KS Biomedix: Human Lung Molecule Recruited in Cancer War

Image from KS Biomedix: Human Lung Molecule Recruited in Cancer War News Article

1st October 2002

KS Biomedix, a biopharmaceutical company based in Guildford (Surrey, UK) has licensed in a novel protein engineering technology from Oxford University Innovation, the technology transfer company of Oxford University, UK.

Researchers at Oxford University have been investigating particular proteins found in mammalian lung surfactants, which are thought to assist in keeping the lungs free from bacteria. Within these proteins are smaller, three-part structures or “trimers”. Trimers are natural “scaffolds” to which other molecules can be attached, giving rise to “smart” drugs with application in the treatment of cancer and other diseases.

KS Biomedix

KS Biomedix (KSB) believes that a synthetic version of these trimer molecules can be engineered in the laboratory so that one end of each trimer protein binds tightly and specifically to cancer cells, while the other end will carry a radioactive isotope or other substance lethal to cancer cells. Other potential uses of the technology include making efficient bispecific antibodies that cross-link cancer cells with white blood cells thereby inducing immune stimulation and for cross-linking targets on cancer cells to induce apoptosis (programmed cell death).

The human origin of these trimers is particularly attractive as they should not be recognised as “foreign” by the immune system of cancer patients, a phenomenon that can cause treatment-limiting side effects. Trimer entities are also stable and can be made in a variety of production systems, including bacteria, that are cost effective for biopharmaceutical companies.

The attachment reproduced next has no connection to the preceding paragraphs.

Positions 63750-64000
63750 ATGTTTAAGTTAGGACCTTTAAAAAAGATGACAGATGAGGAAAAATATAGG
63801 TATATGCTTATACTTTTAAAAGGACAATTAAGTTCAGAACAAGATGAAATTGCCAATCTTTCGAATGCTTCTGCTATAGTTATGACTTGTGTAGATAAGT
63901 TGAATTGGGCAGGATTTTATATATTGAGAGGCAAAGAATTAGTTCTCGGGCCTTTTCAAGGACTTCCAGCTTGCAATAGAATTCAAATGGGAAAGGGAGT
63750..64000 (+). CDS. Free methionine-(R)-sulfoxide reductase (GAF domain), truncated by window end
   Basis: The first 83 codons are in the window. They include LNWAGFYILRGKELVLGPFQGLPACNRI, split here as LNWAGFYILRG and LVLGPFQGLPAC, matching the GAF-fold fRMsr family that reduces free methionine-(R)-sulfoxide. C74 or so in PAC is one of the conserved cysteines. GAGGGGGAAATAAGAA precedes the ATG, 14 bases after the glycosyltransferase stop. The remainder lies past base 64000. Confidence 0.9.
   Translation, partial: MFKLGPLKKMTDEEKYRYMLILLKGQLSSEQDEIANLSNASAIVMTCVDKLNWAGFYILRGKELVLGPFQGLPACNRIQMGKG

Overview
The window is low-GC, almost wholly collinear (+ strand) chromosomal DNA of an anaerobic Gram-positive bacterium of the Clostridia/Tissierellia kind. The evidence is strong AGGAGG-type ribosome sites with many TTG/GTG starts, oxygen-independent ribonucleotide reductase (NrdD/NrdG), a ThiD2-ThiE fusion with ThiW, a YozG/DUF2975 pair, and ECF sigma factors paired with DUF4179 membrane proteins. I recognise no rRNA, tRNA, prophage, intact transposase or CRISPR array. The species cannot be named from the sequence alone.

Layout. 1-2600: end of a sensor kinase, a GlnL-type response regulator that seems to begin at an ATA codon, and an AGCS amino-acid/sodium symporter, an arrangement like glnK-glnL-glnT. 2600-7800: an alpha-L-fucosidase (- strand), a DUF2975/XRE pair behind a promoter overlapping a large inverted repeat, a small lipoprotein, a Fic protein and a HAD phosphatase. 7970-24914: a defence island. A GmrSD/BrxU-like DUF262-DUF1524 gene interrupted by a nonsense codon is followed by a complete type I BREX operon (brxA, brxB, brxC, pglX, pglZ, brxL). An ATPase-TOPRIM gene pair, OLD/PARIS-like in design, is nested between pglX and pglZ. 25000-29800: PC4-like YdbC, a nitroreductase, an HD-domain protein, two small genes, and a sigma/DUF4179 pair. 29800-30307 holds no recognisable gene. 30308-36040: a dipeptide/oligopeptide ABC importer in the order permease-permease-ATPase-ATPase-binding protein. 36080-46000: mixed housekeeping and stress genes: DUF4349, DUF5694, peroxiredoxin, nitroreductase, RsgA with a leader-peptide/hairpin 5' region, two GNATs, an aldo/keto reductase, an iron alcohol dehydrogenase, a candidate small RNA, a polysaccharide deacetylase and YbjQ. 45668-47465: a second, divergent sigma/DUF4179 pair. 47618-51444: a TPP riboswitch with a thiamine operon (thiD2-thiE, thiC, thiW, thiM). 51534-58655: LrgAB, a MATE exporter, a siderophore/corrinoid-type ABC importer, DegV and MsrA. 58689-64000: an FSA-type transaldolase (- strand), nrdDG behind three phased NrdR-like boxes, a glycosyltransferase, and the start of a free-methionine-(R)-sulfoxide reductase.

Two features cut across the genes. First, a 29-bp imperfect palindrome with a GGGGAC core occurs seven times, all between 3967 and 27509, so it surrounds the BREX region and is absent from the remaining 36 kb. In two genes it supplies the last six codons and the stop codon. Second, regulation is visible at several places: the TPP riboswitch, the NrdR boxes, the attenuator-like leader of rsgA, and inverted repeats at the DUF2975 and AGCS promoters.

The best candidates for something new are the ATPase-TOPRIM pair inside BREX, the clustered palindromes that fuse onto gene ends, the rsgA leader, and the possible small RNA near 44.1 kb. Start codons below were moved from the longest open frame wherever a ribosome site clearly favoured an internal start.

Dr Steven Powell, KS Biomedix Chief Executive Officer, commented, “Although it’s still very early, this technology has the potential to transform cancer therapy. By making it possible to deliver a larger dose of radiation or cancer-killing molecules direct to the tumour, the treatment would be more effective and with fewer side effects than drugs which are currently available or in development. Although this technology is still at a research stage we would hope that it would give rise to a new generation of therapeutic products which would be ready for clinical development within the next 3-4 years.”

In return for granting exclusive worldwide rights to the technology for certain disease indications, Isis will receive a licence fee from KSB, plus milestone payments and royalties on sales of any products based on trimer technology. Tom Hockaday, Executive Director of Isis, said, “We are very encouraged by the commitment KSB is demonstrating to this technology and the way they are collaborating with the Oxford researcher to develop the technology for this important healthcare application.”

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